January 14, 2022
Isaiah Harris is taking his 1:44.42 personal best for 800m and 3:42.63 personal best for 1,500m to the Brooks Beasts. In this episode, he tells CITIUS MAG why he decided to make the move after a year where he finished fourth in the 800 meters at the U.S. Olympic Trials and recorded a victory at the British Grand Prix at Gateshead. He takes us through his early roots in finding success in track as a high schooler in Lewiston, Maine. By the end of his high school career, he held the Maine state record in every event from 200 meters through 800 meters. Riley Masters considers him the greatest athlete to come out of Maine. Now, Isaiah wants to give back to his community at home as a professional because Lewiston ranks as Maine’s poorest city so you’ll get to hear a bit about those plans. Consider Isaiah someone to watch in the 800 in 2022.
SHOW NOTES AND NOTABLE QUOTES
– “I think I’ve always kind of been considered an underdog, which I don’t mind. I think it’s easier than having a target on your back at all times. I’ll be up there in the mix.”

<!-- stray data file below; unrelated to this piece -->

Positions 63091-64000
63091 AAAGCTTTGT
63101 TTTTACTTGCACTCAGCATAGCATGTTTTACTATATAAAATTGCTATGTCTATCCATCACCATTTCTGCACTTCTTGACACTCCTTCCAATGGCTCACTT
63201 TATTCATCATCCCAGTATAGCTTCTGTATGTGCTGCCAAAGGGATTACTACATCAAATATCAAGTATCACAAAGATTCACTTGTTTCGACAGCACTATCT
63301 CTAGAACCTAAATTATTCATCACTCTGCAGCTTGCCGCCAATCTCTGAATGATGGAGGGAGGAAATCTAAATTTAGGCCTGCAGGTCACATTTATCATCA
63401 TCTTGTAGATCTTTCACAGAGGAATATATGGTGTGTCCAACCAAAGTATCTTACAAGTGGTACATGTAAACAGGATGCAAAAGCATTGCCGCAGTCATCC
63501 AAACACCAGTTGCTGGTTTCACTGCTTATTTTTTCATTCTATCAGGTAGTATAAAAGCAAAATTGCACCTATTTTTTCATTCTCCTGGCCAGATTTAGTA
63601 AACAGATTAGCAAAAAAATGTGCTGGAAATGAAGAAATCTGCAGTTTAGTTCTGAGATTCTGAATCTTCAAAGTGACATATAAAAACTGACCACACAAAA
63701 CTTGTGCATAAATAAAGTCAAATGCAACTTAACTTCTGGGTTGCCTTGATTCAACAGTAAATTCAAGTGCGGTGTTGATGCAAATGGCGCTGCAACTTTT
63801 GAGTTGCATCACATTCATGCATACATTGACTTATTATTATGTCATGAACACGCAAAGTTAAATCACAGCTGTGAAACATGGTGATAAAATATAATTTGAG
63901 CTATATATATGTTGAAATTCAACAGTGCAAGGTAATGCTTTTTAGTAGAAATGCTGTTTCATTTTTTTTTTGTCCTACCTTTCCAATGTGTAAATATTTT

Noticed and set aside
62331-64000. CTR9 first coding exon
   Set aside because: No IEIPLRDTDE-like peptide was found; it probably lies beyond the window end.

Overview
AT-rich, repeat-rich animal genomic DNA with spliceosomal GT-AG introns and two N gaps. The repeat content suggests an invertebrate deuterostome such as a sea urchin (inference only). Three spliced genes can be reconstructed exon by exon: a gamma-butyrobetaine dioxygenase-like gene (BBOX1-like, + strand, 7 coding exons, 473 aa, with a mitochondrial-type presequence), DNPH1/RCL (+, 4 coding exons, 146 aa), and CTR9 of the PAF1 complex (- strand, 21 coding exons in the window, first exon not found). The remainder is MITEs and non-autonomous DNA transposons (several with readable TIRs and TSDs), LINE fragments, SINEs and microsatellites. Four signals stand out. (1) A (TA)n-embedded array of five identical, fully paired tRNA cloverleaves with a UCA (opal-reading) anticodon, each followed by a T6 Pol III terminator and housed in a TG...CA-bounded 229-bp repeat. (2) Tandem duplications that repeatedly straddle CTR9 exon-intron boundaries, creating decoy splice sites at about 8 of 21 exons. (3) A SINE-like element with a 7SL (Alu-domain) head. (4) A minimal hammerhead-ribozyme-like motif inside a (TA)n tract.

– “I do feel like I’m sort of an underdog. I’m not sure why. I think I’ve proven myself to be consistent through rounds. I’ve been in every final since my freshman year of college and I’ll continue to be in every final until my career is over. That’s the confidence I have in myself. When you’re in the final, anyone can win.”
– “For some reason, I think everyone on this team is kind of an underdog. Everyone has that same killer mentality. We want to be at the top and we want to have that respect we deserve. Even Danny as a coach has been an underdog. Time after time, people are starting to understand these guys are legit. Josh is the best example of that. I think over the next couple of years, there will be more people winning medals.”
HOW TO SUPPORT THE PODCAST
If you’re interested in sponsorship of the podcast or site, please reach out to Chris Chavez at firstname.lastname@example.org
Chris Chavez launched CITIUS MAG in 2016 as a passion project while working full-time for Sports Illustrated. He covered the 2016 Olympics in Rio de Janeiro and grew his humble blog into a multi-pronged media company. He completed all six World Marathon Majors and is an aspiring sub-five-minute miler.